Foreword Reviews

Iron Boy

Clarion Rating: 4 out of 5

Iron Boy is a memoir about illness, superstition, and the ultimate arrival of hope.

Iron Boy is Arthur Bozikas’s moving memoir about learning to live with a chronic illness.

Bozikas was twelve when he was first told that he wouldn’t live past his twenty-fifth birthday. He was born with a chronic blood disorder, Beta thalassaemia major; it left his body was unable to produce healthy red blood cells. He required regular blood transfusions to survive.

Historical context about the condition is provided, including the fact that people with Beta thalassaemia major often did not live past early adulthood. Explanations of the treatments that Bozikas himself endured, which led iron to build up in his heart and other organs, are included alongside less narrative resources for learning more about the illness. Advice for helping others with the condition is interjected, too.

Despite his frightening prognosis, Bozikas writes that his childhood was not marked by fear. He was an avid comic books reader and a fan of Iron Man; he came to think of himself as a superhero, too. He was also led to believe that God would look after him if he gave his heart and soul to the Greek church.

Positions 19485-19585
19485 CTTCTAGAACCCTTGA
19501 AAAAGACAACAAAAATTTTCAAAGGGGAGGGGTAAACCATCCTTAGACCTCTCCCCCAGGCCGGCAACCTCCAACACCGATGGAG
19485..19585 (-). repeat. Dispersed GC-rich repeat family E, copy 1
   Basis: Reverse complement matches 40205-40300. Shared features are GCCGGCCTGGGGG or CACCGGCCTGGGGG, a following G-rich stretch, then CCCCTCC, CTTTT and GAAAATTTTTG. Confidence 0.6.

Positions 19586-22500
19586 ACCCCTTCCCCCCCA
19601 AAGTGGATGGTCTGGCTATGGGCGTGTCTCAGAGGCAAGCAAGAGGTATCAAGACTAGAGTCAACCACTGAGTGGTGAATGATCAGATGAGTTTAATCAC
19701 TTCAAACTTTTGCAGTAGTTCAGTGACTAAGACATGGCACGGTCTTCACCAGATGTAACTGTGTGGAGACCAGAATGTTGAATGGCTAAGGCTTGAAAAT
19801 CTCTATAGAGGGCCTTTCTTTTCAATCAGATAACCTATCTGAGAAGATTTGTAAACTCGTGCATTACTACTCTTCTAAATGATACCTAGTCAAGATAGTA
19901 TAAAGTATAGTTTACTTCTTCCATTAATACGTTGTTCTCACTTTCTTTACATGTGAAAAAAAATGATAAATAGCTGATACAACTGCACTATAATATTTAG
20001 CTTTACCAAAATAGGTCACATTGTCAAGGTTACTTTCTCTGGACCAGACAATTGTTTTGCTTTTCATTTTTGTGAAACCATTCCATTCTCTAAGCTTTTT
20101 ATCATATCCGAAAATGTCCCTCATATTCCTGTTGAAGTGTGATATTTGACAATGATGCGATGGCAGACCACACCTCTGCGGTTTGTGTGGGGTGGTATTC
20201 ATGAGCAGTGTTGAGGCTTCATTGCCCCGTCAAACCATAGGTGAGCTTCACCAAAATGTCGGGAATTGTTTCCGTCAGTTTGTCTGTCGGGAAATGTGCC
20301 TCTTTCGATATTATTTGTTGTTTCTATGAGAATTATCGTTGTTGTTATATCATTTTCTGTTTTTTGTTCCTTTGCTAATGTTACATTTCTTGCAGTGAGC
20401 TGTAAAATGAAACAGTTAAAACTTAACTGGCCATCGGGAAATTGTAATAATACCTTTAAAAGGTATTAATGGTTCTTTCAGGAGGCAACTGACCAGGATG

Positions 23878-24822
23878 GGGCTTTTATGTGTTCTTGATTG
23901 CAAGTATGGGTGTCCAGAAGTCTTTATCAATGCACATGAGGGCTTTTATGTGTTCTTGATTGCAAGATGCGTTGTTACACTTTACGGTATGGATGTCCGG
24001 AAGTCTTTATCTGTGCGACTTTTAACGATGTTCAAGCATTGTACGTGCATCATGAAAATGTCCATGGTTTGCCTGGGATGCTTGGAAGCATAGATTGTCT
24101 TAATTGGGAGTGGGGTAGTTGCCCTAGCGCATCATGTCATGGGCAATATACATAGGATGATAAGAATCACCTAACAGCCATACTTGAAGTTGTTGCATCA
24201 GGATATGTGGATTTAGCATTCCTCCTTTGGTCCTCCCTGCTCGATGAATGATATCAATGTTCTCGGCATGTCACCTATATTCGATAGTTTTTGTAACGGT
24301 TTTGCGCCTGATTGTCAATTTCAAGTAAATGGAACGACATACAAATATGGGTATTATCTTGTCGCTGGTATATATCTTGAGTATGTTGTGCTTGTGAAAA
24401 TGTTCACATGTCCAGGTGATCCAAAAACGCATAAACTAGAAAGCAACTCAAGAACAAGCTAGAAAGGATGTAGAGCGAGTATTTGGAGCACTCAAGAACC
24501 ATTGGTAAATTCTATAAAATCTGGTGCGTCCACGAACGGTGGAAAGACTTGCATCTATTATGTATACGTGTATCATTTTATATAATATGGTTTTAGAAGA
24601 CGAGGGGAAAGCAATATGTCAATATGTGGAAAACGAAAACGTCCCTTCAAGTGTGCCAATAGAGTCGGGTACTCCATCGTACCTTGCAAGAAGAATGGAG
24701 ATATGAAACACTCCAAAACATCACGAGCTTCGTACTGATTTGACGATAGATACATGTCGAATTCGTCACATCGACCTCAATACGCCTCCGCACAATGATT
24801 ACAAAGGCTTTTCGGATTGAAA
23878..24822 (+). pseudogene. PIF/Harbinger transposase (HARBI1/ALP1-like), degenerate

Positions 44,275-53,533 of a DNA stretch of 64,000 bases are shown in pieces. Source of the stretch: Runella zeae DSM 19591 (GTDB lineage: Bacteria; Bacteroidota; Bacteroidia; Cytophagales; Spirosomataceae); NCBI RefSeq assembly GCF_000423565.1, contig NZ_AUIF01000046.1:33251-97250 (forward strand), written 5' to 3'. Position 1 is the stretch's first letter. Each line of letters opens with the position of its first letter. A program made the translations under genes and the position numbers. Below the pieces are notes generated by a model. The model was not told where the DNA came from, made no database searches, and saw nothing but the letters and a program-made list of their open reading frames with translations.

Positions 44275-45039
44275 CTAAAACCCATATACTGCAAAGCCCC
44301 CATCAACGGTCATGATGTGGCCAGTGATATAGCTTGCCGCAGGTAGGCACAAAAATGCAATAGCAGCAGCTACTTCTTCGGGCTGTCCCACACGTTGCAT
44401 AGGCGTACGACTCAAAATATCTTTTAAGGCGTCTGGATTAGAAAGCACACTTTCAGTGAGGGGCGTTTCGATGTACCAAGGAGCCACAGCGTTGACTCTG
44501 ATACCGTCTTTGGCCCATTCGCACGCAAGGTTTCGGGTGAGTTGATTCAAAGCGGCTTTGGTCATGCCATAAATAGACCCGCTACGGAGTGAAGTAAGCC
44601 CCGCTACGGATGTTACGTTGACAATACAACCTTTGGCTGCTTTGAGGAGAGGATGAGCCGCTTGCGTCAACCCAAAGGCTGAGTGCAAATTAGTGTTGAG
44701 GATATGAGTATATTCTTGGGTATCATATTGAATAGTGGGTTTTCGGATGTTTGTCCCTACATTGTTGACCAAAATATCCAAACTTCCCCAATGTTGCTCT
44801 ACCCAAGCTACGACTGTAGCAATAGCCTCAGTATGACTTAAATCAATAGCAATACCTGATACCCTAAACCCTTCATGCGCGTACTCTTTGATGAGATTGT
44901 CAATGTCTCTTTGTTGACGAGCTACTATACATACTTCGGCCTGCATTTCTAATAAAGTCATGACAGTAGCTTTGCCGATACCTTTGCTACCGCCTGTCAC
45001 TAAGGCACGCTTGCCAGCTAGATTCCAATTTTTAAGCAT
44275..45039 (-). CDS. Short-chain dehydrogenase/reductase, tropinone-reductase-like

Alongside descriptions of Bozikas’s struggles with his illness, this disperse book also includes elements of family history, such as that his parents were immigrants who moved to Australia from Greece in the late 1950s; and that he had a troubled relationship with his brother, who was jealous of the attention heaped on his ill sibling. Later, the work stretches to include Bozikas’s love story—about how he met his wife, Helen, as well as the details of their first, troubled pregnancy in their early twenties.

With clarity and concision, Bozikas takes care to explain the medical terms and practices that he covers, many of which are central to his story of recovery. He also ably deals with topics like migration and the struggles that follow from starting over in a new country, intertwining his tale with those of his parents. This weaving results in moving revelations, as of about how religion and superstitions impacted his family’s decisions. He discusses how his parents overcame their initial assumptions, desires to place blame about his condition, and superstitions about the illness, deciding to focus on finding a cure: “Once my parents convinced themselves that I was normal, they believed it wholeheartedly.”

Iron Boy is a memoir about illness, superstition, and the ultimate arrival of hope.

Reviewed by Anna Maria Colivicchi

Disclosure: This article is not an endorsement, but a review. The publisher of this book provided free copies of the book and paid a small fee to have their book reviewed by a professional reviewer. Foreword Reviews and Clarion Reviews make no guarantee that the publisher will receive a positive review. Foreword Magazine, Inc. is disclosing this in accordance with the Federal Trade Commission’s 16 CFR, Part 255.

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